"When the LORD your God brings you into the land you are entering to possess and drives out before you many nations... when the LORD your God has delivered them over to you and you have defeated them, then you must destroy them totally. Make no treaty with them, and show them no mercy." -Deuteronomy 7
"God blesses those who work for peace, for they will be called the children of God...You have heard the law that says the punishment must match the injury: ‘An eye for an eye, and a tooth for a tooth.’ But I say, do not resist an evil person! If someone slaps you on the right cheek, offer the other cheek also...“You have heard the law that says, ‘Love your neighbor’ and hate your enemy. But I say, love your enemies! Pray for those who persecute you! In that way, you will be acting as true children of your Father in heaven. For he gives his sunlight to both the evil and the good, and he sends rain on the just and the unjust alike. " - Jesus Christ (Matthew 5)
To me it disturbs me as I debate with others who know the bible and that God commands genocide. I know that they were 'sinful', but it still disturbs me greatly. I was watching a debate between Dr. Alister McGrath - a genius Anglican Priest and Scientist, and Christopher Hitchens -all around atheist douchebag (sorry about the ad hominem). Here it is:http://fora.tv/2007/10/11/Christopher_Hitchens_Debates_Alister_McGrath
McGrath keeps quoting St. Paul from Colossians saying that Jesus is the Image of the Invisible God and so he is the final revelation and that he is the final interpretation. He says reading the Old Testament in light of this makes it 'ok'. But how can you read those two statements and reconcile them. Hitchens is smart enough to know alot about Christianity and says that Christianity denounced Marcion who wanted to only leave Luke and Paul's writing in the bible and erase the 'jewishness' and in a way I think he's right that McGrath is a bit guilty of that.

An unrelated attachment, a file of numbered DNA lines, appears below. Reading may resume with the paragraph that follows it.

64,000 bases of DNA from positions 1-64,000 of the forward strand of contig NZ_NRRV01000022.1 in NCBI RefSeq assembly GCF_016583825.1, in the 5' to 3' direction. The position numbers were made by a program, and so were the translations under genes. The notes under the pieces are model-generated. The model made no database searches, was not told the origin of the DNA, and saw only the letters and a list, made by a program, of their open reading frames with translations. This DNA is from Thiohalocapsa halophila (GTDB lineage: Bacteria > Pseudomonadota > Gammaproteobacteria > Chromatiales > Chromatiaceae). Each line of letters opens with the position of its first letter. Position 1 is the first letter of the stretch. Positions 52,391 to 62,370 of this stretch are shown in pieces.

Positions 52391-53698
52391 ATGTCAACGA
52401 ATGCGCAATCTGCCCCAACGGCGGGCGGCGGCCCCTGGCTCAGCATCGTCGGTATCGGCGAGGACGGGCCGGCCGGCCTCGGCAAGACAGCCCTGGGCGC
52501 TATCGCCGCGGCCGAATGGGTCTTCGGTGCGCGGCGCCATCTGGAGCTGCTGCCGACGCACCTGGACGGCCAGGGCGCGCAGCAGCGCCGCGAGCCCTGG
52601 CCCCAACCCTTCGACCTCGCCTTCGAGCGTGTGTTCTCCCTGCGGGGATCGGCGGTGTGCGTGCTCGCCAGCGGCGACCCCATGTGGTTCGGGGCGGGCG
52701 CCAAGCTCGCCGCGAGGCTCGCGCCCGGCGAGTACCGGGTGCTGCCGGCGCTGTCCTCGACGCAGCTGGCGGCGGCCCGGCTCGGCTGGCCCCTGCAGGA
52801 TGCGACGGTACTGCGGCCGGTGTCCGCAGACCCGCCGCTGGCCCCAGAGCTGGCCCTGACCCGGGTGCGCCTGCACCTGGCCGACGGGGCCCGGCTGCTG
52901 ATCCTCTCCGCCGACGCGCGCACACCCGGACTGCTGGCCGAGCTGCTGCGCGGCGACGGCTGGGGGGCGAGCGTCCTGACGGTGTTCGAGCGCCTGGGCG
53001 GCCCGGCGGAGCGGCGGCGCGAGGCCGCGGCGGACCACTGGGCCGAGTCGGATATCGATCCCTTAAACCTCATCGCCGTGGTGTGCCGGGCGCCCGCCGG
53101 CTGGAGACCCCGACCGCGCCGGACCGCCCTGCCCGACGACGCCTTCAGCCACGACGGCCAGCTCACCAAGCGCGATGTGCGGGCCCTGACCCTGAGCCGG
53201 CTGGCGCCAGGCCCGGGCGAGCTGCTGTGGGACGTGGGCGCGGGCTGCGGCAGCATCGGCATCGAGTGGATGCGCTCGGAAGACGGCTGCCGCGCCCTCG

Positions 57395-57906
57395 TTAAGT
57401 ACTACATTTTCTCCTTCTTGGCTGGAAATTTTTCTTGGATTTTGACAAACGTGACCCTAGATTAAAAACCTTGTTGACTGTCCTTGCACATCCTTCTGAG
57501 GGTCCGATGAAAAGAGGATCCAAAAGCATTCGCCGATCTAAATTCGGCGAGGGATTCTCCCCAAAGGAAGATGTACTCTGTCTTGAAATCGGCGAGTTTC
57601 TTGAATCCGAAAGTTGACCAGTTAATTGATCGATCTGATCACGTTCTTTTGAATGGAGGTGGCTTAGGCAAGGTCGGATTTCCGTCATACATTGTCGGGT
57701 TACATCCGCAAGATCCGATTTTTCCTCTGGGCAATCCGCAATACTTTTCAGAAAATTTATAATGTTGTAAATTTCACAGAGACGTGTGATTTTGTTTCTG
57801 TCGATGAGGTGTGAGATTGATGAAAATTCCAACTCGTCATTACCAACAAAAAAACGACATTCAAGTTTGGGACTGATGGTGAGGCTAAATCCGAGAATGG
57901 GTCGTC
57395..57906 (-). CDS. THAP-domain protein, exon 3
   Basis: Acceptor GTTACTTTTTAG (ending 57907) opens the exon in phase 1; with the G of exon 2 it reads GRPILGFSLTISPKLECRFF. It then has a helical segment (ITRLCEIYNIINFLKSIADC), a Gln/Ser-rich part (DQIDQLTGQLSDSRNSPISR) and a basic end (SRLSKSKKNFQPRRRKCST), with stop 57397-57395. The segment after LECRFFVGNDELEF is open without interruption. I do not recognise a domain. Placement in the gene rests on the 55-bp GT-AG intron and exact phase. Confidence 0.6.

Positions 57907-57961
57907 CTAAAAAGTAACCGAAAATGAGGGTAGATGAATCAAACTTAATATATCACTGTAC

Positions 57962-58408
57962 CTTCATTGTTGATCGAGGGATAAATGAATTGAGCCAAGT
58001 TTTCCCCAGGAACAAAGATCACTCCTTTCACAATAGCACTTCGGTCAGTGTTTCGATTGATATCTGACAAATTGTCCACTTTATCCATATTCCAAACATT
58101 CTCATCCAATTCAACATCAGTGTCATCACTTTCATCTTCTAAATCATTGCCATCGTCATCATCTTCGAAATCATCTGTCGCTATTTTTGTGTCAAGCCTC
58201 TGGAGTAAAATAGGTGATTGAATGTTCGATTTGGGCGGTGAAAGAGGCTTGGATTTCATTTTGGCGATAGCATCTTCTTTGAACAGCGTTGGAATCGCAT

So as I read the commands of God (the Father) in the Old Testament - whom I believe to be of the essence as Jesus (the Son) like any good trinitarian, I am deeply troubled as what appears to be a contradiction in character. Maybe God isn't all good, after all, "from the mouth of the Most High that both calamities and good things come" Lam 3:38. This sounds scarily like Calvinism's ideas that God arbitrarily assigns wrath to people and salvation to others... I am not sure if I am capable of worshipping such a God, not because I can disprove this from the bible, so much as it is simply awful.
So my conclusion is that I realize that Alister McGrath, and Karl Barth have taught me alot about Christo-centric theology. It is the idea that Christ is the basis of all scripture and the find their authority in Him. The Bible is only important in that it tells us accurately about Jesus and God's incarnation. This is the Old Protestant ideal: Solus Christus - Christ Alone. Jesus is the centre of everything, he IS the very WORD of God, the Logos, the great icon of Deity, he is the picture of God and his revealed character, it is as St. John of the Cross said "In giving us his Son, his only and definitive Word, God spoke everything to us at once in this sole Word, and he has no more to say".